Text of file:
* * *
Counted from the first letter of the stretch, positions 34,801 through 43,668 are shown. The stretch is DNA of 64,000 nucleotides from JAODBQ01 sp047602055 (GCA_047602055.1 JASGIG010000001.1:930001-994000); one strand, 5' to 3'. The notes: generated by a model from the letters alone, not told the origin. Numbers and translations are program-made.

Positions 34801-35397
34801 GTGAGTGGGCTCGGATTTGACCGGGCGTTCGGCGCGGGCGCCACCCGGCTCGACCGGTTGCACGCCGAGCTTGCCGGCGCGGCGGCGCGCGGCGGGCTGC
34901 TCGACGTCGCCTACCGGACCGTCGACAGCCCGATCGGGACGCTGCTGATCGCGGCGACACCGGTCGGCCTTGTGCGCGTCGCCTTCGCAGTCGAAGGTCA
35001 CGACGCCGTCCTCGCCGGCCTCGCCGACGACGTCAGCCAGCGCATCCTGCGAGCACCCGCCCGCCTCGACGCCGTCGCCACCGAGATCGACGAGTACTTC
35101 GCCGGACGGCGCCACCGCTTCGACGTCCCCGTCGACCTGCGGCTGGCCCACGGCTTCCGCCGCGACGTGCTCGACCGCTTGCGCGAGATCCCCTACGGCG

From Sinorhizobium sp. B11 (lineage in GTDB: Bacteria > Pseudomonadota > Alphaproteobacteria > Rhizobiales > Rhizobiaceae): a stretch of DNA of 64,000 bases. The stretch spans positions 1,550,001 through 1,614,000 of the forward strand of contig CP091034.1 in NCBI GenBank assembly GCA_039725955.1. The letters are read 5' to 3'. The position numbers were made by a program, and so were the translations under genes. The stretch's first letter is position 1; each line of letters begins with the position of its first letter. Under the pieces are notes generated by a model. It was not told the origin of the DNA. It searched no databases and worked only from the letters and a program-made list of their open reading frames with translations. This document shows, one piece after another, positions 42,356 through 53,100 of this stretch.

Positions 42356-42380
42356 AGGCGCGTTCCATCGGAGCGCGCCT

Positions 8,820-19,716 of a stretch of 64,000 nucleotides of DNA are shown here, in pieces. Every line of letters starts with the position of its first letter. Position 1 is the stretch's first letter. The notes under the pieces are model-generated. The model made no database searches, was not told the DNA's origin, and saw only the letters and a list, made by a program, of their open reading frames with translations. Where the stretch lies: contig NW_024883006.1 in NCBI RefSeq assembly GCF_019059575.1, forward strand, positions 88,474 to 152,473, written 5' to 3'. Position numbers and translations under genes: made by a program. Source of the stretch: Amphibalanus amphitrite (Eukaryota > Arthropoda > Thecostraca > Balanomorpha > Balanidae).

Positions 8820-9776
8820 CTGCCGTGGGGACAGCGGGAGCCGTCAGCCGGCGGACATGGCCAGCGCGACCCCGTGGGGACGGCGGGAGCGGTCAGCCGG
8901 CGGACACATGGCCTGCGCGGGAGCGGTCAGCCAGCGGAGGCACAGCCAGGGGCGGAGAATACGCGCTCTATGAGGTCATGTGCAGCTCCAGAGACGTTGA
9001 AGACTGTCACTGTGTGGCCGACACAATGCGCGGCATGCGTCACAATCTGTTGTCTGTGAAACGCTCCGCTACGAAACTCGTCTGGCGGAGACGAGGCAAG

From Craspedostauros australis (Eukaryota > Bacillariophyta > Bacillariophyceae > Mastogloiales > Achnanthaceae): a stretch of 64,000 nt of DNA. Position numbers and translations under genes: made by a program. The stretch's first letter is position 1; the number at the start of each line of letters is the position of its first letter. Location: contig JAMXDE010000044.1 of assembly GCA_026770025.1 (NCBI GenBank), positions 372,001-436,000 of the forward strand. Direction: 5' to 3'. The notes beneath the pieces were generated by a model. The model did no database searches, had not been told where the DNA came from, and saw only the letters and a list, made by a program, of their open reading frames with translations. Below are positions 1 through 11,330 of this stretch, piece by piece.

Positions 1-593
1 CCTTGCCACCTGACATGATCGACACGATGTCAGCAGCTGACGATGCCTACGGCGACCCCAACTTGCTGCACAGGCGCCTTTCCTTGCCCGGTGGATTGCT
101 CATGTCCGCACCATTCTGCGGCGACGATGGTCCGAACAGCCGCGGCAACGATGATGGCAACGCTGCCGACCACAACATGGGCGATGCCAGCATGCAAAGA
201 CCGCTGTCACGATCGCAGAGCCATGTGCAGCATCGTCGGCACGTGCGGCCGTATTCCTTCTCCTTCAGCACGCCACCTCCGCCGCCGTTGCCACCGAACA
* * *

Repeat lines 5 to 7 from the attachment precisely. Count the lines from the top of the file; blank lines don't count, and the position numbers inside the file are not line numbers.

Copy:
35001 CGACGCCGTCCTCGCCGGCCTCGCCGACGACGTCAGCCAGCGCATCCTGCGAGCACCCGCCCGCCTCGACGCCGTCGCCACCGAGATCGACGAGTACTTC
35101 GCCGGACGGCGCCACCGCTTCGACGTCCCCGTCGACCTGCGGCTGGCCCACGGCTTCCGCCGCGACGTGCTCGACCGCTTGCGCGAGATCCCCTACGGCG

From Sinorhizobium sp. B11 (lineage in GTDB: Bacteria > Pseudomonadota > Alphaproteobacteria > Rhizobiales > Rhizobiaceae): a stretch of DNA of 64,000 bases. The stretch spans positions 1,550,001 through 1,614,000 of the forward strand of contig CP091034.1 in NCBI GenBank assembly GCA_039725955.1. The letters are read 5' to 3'. The position numbers were made by a program, and so were the translations under genes. The stretch's first letter is position 1; each line of letters begins with the position of its first letter. Under the pieces are notes generated by a model. It was not told the origin of the DNA. It searched no databases and worked only from the letters and a program-made list of their open reading frames with translations. This document shows, one piece after another, positions 42,356 through 53,100 of this stretch.